Automation and robotics reaching well below Fortune 500-scale companies
- June 1, 2023: Vol. 10, Number 6

Automation and robotics reaching well below Fortune 500-scale companies

by ROBO Global

While large organizations have been investing heavily in robotics for years, the vast majority of companies with 500 or fewer employees have not had that luxury. Thankfully, that equation is changing. Increased availability of smaller sensors and faster processors has enabled the development of smaller, cheaper, more flexible robots that are easier to instruct and safer to operate than their heavy industrial counterparts. This reality has set the stage for the next wave of adoption: innovative small and midsize enterprises (SMEs).

That is the assessment of a white paper published by ROBO Global, an index and research company focused on helping investors capitalize on opportunities in fast-growing robotics and automation fields. Titled Automation Isn’t Just for the Fortune 500, the paper reasons that today’s competitive landscape is creating an interesting opportunity for discussions between money managers and their small business owner clients looking to incorporate more technology-centric investments into their portfolios.

The reason this area continues to have such a strong opportunity for future growth lies in the untapped non-tech industries that have yet to automate. While massive corporations’ adoption of the technology moves the needle, small businesses account for 99.9 percent of the businesses in the United States, according to the U.S. Small Business Administration.

The availability of robotics is one factor driving adoption as SMEs continue to struggle filling labor gaps. U.S. SMEs employ 58.9 million people, accounting for 47.5 percent of the workforce. Meanwhile, aging baby boomers and stiff competition for both skilled and unskilled labor have led to worsening labor shortages in every sector from agriculture to medicine. These demographic shifts have contributed to the political controversy around immigration and the reshoring of production.

To state that the labor shortage is killing American manufacturing is no exaggeration. In order to keep machines running, American manufacturers need workers, and there simply aren’t enough human workers on hand to get the jobs done. Robotics automation is the only real alternative.

Changing attitudes about adoption also play a role in SMEs’ growing interest in automation technology. It wasn’t long ago when automation was something SME business owners could only dream of acquiring. “Bleeding edge” was not a place where they could afford to play. So, they sat on the sidelines watching large companies reap the benefits. As automation quickly became ubiquitous, academia, governments and corporate America began to focus on workforce development and retraining to make the most of all the capabilities these technologies offer.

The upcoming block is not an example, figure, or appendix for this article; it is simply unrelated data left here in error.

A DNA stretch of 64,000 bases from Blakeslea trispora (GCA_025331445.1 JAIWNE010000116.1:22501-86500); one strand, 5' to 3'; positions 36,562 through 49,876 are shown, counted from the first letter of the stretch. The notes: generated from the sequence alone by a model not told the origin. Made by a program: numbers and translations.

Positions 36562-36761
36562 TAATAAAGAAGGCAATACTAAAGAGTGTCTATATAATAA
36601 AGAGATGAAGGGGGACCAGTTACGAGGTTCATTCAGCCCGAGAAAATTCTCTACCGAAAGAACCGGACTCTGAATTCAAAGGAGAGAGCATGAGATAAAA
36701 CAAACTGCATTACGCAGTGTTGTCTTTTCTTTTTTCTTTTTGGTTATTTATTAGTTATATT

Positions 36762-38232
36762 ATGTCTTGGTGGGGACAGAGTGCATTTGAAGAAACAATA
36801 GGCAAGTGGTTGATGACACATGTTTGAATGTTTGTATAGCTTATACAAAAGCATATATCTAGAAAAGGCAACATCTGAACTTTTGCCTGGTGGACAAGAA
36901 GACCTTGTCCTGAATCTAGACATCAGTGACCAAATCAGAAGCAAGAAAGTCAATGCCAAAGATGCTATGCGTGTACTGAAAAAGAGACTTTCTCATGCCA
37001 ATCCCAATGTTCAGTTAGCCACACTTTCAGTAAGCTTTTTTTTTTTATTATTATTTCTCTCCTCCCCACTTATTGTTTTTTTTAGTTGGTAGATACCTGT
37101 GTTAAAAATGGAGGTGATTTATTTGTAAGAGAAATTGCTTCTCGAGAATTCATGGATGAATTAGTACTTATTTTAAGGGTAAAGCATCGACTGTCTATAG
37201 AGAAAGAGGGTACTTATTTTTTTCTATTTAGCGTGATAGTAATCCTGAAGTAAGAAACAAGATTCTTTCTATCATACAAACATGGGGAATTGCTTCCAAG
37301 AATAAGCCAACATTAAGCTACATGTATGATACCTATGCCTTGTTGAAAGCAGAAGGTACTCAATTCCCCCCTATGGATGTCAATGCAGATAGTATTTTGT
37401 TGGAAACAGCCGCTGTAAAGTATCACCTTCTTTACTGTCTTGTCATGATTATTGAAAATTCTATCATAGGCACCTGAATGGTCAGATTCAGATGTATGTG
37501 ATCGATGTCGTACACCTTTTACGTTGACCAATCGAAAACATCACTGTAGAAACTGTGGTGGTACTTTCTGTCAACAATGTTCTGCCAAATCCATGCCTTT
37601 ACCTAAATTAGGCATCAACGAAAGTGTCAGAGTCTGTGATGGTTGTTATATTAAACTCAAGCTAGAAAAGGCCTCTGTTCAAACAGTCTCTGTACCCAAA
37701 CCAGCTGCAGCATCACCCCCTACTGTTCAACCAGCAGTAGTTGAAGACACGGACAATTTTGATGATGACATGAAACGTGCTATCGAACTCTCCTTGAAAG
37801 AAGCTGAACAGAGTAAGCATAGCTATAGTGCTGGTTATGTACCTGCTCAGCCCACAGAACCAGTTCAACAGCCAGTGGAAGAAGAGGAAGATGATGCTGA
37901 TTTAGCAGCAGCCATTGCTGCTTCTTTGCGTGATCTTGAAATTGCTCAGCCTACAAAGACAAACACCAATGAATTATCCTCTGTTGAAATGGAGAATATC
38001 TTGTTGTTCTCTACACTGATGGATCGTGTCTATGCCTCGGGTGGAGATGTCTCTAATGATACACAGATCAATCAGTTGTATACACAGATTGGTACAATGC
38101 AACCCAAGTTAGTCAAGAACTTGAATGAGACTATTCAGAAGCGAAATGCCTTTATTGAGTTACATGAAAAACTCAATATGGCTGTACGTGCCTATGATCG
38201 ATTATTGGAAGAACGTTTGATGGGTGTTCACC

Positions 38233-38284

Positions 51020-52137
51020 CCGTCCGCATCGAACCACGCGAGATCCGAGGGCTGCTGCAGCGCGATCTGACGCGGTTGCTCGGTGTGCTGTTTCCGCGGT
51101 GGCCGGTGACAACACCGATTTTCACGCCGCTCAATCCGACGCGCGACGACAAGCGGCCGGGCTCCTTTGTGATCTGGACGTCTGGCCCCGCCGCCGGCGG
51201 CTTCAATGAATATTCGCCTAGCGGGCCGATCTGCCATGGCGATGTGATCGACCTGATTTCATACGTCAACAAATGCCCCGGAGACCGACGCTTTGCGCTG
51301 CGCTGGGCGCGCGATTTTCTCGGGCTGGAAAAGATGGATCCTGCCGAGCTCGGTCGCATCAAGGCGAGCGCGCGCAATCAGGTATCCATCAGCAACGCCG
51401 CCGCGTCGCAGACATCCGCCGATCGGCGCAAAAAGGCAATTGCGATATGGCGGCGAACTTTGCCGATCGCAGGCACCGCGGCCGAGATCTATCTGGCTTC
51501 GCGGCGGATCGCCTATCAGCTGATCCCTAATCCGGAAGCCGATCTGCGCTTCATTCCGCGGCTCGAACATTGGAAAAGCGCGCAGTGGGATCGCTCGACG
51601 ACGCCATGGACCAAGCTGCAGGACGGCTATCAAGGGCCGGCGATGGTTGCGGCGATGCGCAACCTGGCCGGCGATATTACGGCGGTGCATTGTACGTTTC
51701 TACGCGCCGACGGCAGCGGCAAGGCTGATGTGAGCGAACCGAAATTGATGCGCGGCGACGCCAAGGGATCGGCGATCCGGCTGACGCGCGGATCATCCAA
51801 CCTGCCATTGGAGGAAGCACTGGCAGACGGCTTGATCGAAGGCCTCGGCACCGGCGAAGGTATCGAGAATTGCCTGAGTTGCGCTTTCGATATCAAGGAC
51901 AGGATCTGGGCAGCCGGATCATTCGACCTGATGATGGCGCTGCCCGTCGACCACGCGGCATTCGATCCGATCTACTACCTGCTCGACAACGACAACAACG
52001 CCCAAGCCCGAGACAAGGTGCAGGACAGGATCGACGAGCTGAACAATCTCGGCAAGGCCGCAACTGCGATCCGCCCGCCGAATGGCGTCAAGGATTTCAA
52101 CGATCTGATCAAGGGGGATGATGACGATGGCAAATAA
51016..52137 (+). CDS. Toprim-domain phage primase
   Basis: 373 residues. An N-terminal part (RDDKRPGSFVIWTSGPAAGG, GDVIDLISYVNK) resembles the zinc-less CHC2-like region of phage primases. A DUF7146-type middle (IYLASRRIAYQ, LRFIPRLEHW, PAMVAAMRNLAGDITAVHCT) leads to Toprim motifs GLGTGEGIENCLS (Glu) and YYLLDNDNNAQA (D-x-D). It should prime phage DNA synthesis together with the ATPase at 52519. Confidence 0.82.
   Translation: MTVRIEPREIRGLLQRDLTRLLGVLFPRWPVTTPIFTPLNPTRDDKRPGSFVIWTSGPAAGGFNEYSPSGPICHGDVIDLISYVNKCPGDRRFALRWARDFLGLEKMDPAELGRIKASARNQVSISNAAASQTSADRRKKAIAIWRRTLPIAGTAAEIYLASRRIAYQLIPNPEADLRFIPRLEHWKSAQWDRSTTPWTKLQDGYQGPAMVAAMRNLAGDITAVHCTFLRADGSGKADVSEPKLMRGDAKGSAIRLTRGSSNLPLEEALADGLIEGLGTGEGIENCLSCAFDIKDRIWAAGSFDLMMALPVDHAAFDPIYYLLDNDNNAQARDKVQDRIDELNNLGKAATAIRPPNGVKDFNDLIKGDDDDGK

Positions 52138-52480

Against this backdrop, companies of every size took notice. In a recent survey by research firm IDC, 46 percent of respondents said increased operational capacity was one of the top benefits of commercial service robotics. That awareness, combined with a clearer understanding of how to evaluate and implement robotics, lower price points, and an urgent need to augment the existing workforce, has made SMEs more willing and able to consider bringing automation inside the walls of their own facilities.

Among the many automation technologies available to SMEs, the following stand out as offering the greatest potential benefits:

  • Cobots: Collaborative robots, or cobots, have grown in popularity. Designed to enable human collaboration and ensure safety, cobots can be adjusted to integrate into a variety of roles, often working side-by-side with human workers.
  • Automation apps: Myriad apps aimed at SMEs can help improve efficiency and save the time and money required to accomplish tasks that have traditionally been assigned to a human workforce. Examples include accounting, point-of-sale, payroll, and invoicing apps, all of which enable human workers to focus on higher-value tasks.
  • AI-enabled data analytics: As smaller organizations become more adept at using Cloud-based tools, their ability to infuse AI with clean, accurate data is improving. AI-enabled analytics, especially those equipped with machine learning capabilities, can help supercharge SMEs without the need to add additional labor.

AI, of course, reaches far beyond data analytics. Clearly the most disruptive technology innovation of our lifetime, AI is being embraced by enterprises to use all sorts of data to their advantage and integrate processes across all lines of business and industries. The list of applications is as impressive as it is vast — including marketing and sales, AI-powered contact center solutions, deep learning algorithms, natural language processing, industrial IoT models, financial institutions, and cybersecurity companies.

Although organizations understand the importance and potential impact of AI, many struggle to move from pilot to production. According to IDC, the top challenges organizations must address in order to scale AI initiatives are cost (i.e., hardware accelerators and compute resources), lack of skilled personnel, lack of machine learning operations tools and technologies, lack of adequate volume and quality of data, and trust and governance issues. If large organizations struggle with these challenges, it may be some time before the real power of AI will fall into the grasp of SMEs.

This article was excerpted from the ROBO Global white paper. Read the full report here.

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